Now that we've elected a president who can separate his personal beliefs from his politics, and I've spent far too much time delineating my firm belief in secular government, it's time for me to clarify a few things.
While I think the government should stay out of legislating and enforcing morality, I should mention that although I don't believe certain things should be illegal, I think many are sinful. For example, I don't think two unmarried people who want to have sex with each other should face civil punishment, but it is fornication and a sin, and I cannot "support" them in their selfish decision, for I view sex without a marriage covenant as wholly selfish, and no amount of sophistry or soothsaying will convince me otherwise; my loins burned like everyone else's in my youth, but *I* waited until marriage. Abortion is an abomination and horrific. I want nothing to do with someone who has one (unless they truly repent), because there is nothing so selfish as killing an innocent, but that belief comes from my religious creed, so I can't force said belief on others. If people want the right to die when they are terminally ill, so be it, but it's not for me. Get drunk, get high, waste your money and impede your ability to exercise your divinely-granted free will all you want, but I'll not join you in your partying; I want my faculties about me. Adulterers cannot be trusted, but shouldn't go to jail (though I think an adulterer forfits rights in a divorce by nature of breaking the covenant). I could go on and on. Just because I voted for Barack Obama does not mean that I abide or am tolerant of sin. (Notice I didn't say sinners)
Before you think I'm condemning others, those who know me well, know that I don't condemn other people, because I am not perfect. But you don't have to be perfect to judge; that is a fallacy, in spite of the common translation of John 8. I do judge actions, and I know which ones I won't do because of my faith, which is wholly separate from my politics. Damnit, we should want to be good and serve the Lord and keep His commandments because we love Him, and not because of the law or centuries-old cultural hegemony from Judeo-Christian enculturation of our nation. Do what is right; choose the right because you want to be a good person. If someone sins you can love them and still not approve of their actions. They won't care about your approval, and not-approving isn't the same thing as "tolerating." I love my friends, in spite of decisions they make that I find sinful. I don't huck rocks at them because they didn't resist, rather I try and have an influence on them, for good, by the best example I can muster in the face of my own innumerable imperfections. If they ask me what I think, I will tell them, and it can seem blunt, but my judgment isn't unrighteous, and I'm no better than they are, because all sins are the same to the Lord (save murder and adultery). Some have harsher consequences (telling a white lie vs heroin addiction), but my sins of pride and swearing are just as bad as any others. I'm just trying to get better. Calling out others' sins is the work of prophets and apostles; I am neither. I'm just a man who sees a world full of sin, full of people who care nothing for the wisdom of the commandments (Love the Lord thy God, Love thy neighbor as thyself), and I'm a man who sees himself struggling against life, his own sins, and willful ignorance. Sin is sin. You have to struggle against it, against the toils of life, and against ignorance in yourself and others.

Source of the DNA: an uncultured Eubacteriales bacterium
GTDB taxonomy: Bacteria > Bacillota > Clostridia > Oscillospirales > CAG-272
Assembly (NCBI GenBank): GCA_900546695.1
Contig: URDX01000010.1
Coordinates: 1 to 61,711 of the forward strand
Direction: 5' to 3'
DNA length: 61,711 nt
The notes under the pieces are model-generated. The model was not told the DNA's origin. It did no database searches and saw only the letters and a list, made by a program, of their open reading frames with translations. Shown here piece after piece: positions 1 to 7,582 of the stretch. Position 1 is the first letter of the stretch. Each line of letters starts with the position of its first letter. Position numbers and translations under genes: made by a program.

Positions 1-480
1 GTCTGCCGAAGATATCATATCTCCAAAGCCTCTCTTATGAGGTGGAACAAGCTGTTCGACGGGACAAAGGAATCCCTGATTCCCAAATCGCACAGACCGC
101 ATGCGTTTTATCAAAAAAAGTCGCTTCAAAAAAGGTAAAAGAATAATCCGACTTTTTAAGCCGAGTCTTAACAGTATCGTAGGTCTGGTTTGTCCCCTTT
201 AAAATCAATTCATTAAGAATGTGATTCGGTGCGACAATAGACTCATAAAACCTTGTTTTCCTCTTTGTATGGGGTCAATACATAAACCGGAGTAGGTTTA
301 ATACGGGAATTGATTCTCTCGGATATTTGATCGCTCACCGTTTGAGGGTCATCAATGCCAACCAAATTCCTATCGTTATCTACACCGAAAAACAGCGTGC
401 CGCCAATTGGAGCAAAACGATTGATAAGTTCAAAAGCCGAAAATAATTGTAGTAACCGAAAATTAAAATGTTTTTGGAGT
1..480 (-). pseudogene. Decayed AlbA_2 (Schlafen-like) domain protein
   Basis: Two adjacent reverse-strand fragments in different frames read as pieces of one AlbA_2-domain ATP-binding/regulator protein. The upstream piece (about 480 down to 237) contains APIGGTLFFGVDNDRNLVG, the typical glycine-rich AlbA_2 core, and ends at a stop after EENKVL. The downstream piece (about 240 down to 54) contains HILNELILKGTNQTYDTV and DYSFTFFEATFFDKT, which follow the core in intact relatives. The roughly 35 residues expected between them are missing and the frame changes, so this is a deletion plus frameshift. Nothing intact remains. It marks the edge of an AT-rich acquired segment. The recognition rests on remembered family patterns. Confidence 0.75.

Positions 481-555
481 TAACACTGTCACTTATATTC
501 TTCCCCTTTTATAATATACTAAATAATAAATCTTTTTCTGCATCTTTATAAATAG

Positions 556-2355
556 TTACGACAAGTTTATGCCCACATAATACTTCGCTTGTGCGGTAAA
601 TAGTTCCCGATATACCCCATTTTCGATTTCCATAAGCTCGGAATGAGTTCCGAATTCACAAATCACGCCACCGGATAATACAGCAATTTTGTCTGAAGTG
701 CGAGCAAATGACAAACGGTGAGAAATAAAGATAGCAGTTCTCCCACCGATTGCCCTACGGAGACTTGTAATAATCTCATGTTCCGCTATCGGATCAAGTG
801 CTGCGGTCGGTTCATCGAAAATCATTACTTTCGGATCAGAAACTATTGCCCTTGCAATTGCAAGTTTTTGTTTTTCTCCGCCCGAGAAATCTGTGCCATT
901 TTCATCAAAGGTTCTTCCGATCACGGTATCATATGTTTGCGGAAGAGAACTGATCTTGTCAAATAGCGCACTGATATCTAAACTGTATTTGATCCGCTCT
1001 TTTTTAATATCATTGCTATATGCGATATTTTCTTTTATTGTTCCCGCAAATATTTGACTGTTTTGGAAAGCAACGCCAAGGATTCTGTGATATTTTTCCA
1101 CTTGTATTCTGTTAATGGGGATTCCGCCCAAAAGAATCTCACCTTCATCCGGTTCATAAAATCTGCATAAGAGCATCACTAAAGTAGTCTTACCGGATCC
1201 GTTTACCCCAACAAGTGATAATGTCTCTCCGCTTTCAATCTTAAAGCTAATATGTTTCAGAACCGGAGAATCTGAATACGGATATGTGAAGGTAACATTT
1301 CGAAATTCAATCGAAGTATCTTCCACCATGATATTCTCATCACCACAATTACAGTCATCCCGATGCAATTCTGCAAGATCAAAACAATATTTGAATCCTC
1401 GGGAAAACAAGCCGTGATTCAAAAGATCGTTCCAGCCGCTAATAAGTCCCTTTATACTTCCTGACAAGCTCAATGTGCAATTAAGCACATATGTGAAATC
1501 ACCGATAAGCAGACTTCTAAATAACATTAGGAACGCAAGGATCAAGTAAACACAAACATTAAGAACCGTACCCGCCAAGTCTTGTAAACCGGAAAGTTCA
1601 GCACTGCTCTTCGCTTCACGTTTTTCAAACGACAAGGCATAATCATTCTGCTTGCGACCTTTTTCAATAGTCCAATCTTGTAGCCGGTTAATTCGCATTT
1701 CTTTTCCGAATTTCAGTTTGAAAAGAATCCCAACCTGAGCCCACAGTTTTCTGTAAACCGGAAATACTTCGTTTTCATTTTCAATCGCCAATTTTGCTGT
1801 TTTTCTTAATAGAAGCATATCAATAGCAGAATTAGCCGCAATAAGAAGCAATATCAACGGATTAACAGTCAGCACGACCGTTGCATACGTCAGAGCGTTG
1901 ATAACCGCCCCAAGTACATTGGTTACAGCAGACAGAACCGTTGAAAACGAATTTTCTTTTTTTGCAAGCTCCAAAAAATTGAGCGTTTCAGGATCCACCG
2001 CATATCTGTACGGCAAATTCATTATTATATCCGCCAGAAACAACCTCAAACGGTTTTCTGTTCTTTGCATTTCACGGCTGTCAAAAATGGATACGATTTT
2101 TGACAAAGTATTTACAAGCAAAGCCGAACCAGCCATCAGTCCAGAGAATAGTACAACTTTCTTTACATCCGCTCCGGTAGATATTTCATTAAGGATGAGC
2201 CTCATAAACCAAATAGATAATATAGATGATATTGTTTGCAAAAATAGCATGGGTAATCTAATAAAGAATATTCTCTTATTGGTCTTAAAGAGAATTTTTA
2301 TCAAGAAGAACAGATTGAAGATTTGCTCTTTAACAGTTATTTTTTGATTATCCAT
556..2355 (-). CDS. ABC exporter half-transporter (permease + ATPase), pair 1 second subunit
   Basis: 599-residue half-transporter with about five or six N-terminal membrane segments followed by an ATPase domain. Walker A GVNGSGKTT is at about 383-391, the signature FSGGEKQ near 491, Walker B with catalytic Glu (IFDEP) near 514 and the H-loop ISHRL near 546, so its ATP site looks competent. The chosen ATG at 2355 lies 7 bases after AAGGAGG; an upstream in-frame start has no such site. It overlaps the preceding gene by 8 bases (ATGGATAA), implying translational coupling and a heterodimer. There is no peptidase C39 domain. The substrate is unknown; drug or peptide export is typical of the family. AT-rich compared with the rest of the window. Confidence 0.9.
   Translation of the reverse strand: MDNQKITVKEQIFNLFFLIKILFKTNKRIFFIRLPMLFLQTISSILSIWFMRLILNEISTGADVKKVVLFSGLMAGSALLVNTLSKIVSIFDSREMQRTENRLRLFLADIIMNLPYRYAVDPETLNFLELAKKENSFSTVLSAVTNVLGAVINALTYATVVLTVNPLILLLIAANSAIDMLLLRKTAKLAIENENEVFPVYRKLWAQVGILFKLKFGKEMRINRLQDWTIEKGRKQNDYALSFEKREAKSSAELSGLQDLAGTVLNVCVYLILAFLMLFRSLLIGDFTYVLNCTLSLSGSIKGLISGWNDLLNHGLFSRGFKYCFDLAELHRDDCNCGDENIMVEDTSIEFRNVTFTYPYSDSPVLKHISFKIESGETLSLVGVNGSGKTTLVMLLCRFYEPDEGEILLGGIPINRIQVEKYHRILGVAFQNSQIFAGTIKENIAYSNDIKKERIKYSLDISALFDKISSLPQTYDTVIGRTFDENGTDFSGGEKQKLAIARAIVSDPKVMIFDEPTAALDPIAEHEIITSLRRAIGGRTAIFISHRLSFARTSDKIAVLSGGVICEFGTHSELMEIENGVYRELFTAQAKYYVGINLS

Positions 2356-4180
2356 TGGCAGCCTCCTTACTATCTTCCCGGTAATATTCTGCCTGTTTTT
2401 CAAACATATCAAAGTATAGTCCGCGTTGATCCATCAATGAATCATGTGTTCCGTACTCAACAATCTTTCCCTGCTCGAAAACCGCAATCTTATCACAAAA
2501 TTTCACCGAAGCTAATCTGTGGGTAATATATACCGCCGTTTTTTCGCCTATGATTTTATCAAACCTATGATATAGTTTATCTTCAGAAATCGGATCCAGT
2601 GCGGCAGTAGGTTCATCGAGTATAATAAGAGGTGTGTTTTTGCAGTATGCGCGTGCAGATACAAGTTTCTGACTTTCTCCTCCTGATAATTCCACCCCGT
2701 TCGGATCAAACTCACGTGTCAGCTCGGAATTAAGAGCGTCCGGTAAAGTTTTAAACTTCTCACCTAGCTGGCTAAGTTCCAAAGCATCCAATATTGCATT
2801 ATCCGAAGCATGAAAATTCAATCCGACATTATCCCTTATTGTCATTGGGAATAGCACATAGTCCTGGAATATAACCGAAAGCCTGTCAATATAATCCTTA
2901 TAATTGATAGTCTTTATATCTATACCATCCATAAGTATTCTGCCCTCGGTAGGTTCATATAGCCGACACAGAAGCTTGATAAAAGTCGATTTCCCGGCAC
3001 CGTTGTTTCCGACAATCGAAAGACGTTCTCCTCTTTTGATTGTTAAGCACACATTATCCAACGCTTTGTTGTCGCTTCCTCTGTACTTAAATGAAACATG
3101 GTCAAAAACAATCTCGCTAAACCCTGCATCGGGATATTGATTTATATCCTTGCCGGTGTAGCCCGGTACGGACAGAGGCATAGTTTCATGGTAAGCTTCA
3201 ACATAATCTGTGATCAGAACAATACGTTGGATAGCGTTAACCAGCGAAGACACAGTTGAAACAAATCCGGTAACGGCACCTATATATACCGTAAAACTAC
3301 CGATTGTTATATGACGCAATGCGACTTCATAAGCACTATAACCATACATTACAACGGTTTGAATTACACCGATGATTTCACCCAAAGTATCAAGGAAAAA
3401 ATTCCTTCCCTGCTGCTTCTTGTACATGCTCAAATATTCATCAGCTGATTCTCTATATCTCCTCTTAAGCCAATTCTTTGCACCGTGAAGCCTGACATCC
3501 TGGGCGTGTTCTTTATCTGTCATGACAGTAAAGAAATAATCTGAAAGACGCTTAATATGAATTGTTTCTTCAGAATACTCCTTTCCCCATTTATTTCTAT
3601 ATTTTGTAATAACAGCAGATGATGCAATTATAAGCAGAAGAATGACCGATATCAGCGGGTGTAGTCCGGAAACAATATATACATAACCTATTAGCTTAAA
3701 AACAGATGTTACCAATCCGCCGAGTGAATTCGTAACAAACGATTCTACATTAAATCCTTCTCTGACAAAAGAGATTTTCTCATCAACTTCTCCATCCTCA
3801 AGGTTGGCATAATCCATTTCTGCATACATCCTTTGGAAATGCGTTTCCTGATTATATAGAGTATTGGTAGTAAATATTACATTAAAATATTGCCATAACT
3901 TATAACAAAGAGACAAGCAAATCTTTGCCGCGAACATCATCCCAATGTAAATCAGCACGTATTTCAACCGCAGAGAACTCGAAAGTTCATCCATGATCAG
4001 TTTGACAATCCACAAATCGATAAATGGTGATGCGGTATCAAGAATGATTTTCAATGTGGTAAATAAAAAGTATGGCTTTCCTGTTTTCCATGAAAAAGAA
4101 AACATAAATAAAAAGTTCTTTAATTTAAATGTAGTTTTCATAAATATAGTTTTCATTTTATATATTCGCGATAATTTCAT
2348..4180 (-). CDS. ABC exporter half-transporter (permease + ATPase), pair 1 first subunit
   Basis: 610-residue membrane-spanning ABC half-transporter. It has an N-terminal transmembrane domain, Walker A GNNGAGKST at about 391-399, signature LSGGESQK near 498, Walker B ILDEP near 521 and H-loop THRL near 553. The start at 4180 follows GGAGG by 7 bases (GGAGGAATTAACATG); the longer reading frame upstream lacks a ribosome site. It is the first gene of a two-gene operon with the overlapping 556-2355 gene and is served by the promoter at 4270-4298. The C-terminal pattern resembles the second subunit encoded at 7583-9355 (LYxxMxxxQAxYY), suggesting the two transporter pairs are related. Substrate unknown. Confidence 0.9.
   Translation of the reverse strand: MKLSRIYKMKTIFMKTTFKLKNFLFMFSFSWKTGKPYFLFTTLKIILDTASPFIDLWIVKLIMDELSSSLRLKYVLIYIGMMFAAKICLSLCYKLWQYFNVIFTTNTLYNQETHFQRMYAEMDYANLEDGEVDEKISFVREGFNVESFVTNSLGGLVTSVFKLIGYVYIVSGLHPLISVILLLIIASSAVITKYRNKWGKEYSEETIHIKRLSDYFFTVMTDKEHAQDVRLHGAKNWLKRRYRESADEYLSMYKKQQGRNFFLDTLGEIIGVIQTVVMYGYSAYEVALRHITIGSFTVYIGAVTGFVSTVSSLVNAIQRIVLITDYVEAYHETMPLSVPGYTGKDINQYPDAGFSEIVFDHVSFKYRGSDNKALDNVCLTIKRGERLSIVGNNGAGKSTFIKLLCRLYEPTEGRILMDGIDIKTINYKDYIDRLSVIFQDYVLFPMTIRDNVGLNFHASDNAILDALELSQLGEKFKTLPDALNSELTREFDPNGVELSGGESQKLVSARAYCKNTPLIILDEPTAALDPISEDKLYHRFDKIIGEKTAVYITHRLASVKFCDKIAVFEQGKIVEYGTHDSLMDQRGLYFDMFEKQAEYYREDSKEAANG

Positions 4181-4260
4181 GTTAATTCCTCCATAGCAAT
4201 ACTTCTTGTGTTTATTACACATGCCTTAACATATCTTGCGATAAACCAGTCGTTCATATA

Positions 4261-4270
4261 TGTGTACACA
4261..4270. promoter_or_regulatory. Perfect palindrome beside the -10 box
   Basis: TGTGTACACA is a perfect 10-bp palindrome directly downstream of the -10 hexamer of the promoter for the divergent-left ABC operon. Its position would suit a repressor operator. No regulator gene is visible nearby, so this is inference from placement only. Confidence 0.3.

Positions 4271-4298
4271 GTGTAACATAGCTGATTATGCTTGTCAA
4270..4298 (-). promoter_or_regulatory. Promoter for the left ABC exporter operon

Obama is not a savior, but he's the right man for the job, right now. For the record, the next person who tells me (in person) that Obama might be the Anti-Christ will not like my reaction.